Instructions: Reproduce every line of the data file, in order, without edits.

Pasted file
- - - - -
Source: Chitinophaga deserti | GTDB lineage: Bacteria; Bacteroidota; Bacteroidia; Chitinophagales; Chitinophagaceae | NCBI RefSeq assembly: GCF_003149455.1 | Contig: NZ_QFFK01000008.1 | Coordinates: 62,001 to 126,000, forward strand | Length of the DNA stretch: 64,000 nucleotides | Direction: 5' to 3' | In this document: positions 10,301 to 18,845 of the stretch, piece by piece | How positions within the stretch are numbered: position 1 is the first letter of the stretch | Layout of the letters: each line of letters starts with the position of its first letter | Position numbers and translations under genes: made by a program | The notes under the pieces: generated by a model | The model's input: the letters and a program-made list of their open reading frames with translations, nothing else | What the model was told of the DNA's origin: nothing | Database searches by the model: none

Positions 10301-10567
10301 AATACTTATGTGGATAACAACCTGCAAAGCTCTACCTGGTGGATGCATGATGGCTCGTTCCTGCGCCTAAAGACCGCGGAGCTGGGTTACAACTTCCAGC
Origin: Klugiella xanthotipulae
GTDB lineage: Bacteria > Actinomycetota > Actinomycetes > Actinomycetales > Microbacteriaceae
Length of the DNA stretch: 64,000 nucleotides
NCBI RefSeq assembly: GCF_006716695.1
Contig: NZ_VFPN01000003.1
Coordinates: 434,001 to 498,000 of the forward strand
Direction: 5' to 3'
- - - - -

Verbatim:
Source: Chitinophaga deserti | GTDB lineage: Bacteria; Bacteroidota; Bacteroidia; Chitinophagales; Chitinophagaceae | NCBI RefSeq assembly: GCF_003149455.1 | Contig: NZ_QFFK01000008.1 | Coordinates: 62,001 to 126,000, forward strand | Length of the DNA stretch: 64,000 nucleotides | Direction: 5' to 3' | In this document: positions 10,301 to 18,845 of the stretch, piece by piece | How positions within the stretch are numbered: position 1 is the first letter of the stretch | Layout of the letters: each line of letters starts with the position of its first letter | Position numbers and translations under genes: made by a program | The notes under the pieces: generated by a model | The model's input: the letters and a program-made list of their open reading frames with translations, nothing else | What the model was told of the DNA's origin: nothing | Database searches by the model: none

Positions 10301-10567
10301 AATACTTATGTGGATAACAACCTGCAAAGCTCTACCTGGTGGATGCATGATGGCTCGTTCCTGCGCCTAAAGACCGCGGAGCTGGGTTACAACTTCCAGC
Origin: Klugiella xanthotipulae
GTDB lineage: Bacteria > Actinomycetota > Actinomycetes > Actinomycetales > Microbacteriaceae
Length of the DNA stretch: 64,000 nucleotides
NCBI RefSeq assembly: GCF_006716695.1
Contig: NZ_VFPN01000003.1
Coordinates: 434,001 to 498,000 of the forward strand
Direction: 5' to 3'